Square eyes: what do you mean, you can’t see how I see myself? Photo Express/Getty Images
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Tracey Thorn: When I got the TV request, I thought: don’t you know who I think I am?

No thanks – I really don’t want to take part in the “Identity Parade” on Never Mind the Buzzcocks.

A few weeks ago I was asked if I minded giving my email address to someone from a TV production company. No, I didn’t mind at all; in fact I was curious to find out what the request might be. I don’t really like being on telly – which is the only reason I’m not on your screen every weekday night (side-look to camera) – but on the other hand, I’m only human, and so I don’t dislike being asked. I suspect that however far down the VIP list, none of us is immune to wondering occasionally whether we’re eligible for a Bake Off or a Strictly or a fortnight in the jungle. I scanned my spam filter and kept an eye out for the email, anticipating some kind of flattering approach.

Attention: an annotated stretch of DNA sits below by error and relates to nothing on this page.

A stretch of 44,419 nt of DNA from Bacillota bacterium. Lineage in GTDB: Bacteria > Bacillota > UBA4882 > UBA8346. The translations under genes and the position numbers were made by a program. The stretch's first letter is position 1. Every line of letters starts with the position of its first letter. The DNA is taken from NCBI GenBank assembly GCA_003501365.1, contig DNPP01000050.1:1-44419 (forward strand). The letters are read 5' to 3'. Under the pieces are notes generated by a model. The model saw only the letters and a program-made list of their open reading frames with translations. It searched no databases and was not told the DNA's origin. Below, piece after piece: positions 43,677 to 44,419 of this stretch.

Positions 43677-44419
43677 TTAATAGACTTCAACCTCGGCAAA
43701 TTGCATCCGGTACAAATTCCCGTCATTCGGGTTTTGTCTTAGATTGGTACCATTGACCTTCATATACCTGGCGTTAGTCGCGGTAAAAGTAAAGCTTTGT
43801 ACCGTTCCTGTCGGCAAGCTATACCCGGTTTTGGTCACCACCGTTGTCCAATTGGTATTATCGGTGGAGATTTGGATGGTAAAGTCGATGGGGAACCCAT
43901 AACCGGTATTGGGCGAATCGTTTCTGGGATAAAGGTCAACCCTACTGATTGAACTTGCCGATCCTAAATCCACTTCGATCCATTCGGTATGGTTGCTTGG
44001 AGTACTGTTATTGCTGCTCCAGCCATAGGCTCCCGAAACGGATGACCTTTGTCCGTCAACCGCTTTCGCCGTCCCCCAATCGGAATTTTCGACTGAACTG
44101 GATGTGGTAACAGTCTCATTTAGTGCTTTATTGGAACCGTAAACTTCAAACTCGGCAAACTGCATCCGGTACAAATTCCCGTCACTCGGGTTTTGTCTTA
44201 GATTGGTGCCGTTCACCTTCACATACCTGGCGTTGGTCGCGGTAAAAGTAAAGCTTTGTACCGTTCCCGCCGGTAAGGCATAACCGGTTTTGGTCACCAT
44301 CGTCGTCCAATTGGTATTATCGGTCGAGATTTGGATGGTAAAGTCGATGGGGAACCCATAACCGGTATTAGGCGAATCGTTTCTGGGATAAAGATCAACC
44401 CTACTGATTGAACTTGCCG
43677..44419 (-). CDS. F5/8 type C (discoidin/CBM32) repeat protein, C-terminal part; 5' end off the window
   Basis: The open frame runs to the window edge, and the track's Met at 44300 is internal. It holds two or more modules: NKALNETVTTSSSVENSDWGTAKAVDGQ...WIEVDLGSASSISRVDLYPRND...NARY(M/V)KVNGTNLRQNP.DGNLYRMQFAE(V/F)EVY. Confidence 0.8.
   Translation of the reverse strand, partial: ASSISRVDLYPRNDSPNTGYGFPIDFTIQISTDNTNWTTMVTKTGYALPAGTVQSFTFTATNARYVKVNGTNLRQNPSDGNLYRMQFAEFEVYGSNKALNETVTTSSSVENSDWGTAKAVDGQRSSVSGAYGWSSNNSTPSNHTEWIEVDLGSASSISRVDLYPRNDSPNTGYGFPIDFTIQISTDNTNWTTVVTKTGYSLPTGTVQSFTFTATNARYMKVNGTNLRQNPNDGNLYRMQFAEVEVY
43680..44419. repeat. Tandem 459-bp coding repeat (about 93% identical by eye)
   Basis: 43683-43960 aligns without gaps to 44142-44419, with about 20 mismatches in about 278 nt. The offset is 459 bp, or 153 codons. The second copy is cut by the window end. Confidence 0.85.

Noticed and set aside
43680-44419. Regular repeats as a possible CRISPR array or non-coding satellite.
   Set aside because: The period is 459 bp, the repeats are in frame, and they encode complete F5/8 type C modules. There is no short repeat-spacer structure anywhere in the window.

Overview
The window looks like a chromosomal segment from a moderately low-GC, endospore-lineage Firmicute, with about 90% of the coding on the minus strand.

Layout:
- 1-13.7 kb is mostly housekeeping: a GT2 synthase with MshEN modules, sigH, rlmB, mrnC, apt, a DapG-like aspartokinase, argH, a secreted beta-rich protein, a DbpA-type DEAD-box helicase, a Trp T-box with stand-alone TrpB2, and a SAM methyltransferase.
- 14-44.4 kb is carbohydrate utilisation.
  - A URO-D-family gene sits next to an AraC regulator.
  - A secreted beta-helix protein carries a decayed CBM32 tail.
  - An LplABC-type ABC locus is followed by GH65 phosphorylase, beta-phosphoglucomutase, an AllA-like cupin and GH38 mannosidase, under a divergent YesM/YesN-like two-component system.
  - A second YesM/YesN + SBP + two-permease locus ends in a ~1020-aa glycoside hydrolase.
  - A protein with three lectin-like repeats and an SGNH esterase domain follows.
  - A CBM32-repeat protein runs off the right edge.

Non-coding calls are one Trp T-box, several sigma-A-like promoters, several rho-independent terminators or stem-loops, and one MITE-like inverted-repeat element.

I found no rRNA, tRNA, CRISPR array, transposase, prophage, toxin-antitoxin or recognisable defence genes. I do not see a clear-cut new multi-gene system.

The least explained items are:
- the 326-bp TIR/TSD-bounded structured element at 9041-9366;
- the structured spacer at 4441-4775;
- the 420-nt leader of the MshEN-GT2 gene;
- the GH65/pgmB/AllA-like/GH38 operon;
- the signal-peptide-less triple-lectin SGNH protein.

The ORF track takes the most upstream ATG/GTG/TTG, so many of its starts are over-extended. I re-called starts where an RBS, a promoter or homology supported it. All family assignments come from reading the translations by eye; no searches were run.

Then it came, and what a low blow it was, the very request most dreaded by anyone who’s had a musical career. For it was from the makers of Never Mind the Buzzcocks, asking me – not for the first time – if I would take part in the Identity Parade. If you’ve ever seen the show you’ll know the bit I mean. Out come four perfectly harmless yet anonymous-looking men who’ve had the temerity to become middle-aged and perhaps lose some hair. Then we are shown a clip of Mud on Top of the Pops from some time before the war and have to guess which of these men was the drummer. Jokes are cracked – is it this one? “Muddy Waters”? Or “Mud in your eye”? But there is really only one joke, and it is at the expense of the secret guest, who might as well be wearing a dunce’s hat with “Has-Been” written on it. This is what I was being asked to do.

In high dudgeon, I began to compose a reply, detailing my recent work and achievements – a top-ten bestselling book, appearances on Later . . . with Jools, a soundtrack for a forthcoming film, even this very column! – all of which essentially added up to me thundering: “Don’t you know who I think I am?